Kuba Mask from Zaire - Bwoom

  • Product Code: K3-32
  • Dimensions: 12" x 26" x 10"
  • Availability: In Stock
  • USD $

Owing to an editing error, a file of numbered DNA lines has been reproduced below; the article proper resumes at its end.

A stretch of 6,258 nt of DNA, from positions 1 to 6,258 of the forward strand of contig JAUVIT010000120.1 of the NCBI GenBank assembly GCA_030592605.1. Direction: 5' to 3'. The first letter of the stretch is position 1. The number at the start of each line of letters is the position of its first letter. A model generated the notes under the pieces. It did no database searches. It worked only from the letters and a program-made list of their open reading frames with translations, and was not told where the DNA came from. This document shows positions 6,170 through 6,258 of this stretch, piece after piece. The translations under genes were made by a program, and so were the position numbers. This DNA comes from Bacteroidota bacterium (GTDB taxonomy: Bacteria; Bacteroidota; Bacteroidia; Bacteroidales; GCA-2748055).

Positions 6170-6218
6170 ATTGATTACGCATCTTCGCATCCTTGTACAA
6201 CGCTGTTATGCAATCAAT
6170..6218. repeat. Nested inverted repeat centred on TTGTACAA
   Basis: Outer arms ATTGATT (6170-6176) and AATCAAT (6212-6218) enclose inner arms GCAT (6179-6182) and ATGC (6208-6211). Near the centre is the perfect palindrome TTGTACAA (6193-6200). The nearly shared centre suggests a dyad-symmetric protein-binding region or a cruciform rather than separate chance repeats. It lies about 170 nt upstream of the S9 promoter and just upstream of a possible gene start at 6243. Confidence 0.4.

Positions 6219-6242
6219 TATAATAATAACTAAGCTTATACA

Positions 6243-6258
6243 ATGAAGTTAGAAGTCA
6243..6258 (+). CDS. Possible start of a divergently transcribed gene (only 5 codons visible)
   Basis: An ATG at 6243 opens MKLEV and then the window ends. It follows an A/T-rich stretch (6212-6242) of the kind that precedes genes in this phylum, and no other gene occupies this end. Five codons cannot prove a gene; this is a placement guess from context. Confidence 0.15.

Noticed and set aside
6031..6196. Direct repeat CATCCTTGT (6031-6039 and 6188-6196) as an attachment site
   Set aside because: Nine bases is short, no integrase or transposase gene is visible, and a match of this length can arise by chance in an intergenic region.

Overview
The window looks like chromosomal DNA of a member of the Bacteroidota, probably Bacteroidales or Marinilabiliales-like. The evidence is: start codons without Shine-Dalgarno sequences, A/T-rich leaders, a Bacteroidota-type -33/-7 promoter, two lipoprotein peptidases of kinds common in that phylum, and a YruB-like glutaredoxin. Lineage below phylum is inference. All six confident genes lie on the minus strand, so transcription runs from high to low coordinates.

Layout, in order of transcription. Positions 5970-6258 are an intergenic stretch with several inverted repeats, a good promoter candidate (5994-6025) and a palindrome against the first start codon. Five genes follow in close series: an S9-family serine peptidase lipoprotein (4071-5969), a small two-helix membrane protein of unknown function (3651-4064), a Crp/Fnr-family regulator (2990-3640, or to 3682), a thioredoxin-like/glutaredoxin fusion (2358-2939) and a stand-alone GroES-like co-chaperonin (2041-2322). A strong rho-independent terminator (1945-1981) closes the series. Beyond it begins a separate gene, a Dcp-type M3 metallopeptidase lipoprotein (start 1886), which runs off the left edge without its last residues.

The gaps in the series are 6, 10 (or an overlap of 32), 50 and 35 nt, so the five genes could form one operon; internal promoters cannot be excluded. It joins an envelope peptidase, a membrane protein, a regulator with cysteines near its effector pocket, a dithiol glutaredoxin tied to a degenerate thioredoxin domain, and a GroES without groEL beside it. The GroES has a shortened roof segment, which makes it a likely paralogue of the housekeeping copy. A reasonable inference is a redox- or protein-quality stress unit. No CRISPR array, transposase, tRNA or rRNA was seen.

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Bwoom - From the Kuba people in the Democratic Republic of Congo. The Kuba are a confederation of nineteen ethnic groups dominated by the Bushong, and they can trace the history of their kingdom back through the reigns of more than 100 kings. The Kuba make over twenty masks which are considered the embodiments of spirits. The three most significant (Mwaash, Amboy, & Bwoom) belong to the royal family and illustrate their history. The events in which the masks are used, initiation ceremonies or celebrations, are under royal patronage. The Kuba believe in a supreme being called Nyeem, who created the world. Woot is the legendary founder of the Bushong people, the Kuba equivalent of Adam, and was their first king. This mask, Bwoom, represents Woot's brother. Depending on the occasion and context, Bwoom can represent different characters. During the initiation of the young boys, he is identified as the nature spirit Ngeesh. Within celebrations in the royal court, Bwoom appears as the opponent of his brother Woot. The battle for power is also a struggle for the favors of Mweel, the wife and sister of Woot. The rebelious character of the Bwoom mask is reflected in the wearer's proud and aggressive dancing style. In his role as an insurgent challenging the throne, Bwoom is associated with the non-aristocratic, common man. The face of the mask is made of wood, and it is supplemented with glass beads, cowry shells, brass, raffia, and hair. It covers the entire head of the wearer, and it is worn at an angle on the head, with the wearer looking through the nostrils. It is thought that this mask type originated with the Cwa pygmies, and was introduced by King Miko mi-Mbul in the seventeenth century. In this view, the bulbous forehead is thus a representation of a pygmy. According to another view, a prince with hydrocephalus could have served as the model. (Height includes stand) Ref.: Finley Ref.: Hahner-Herzog, Kecskesi, & Vajda Ref.: Stepan/ Hahner

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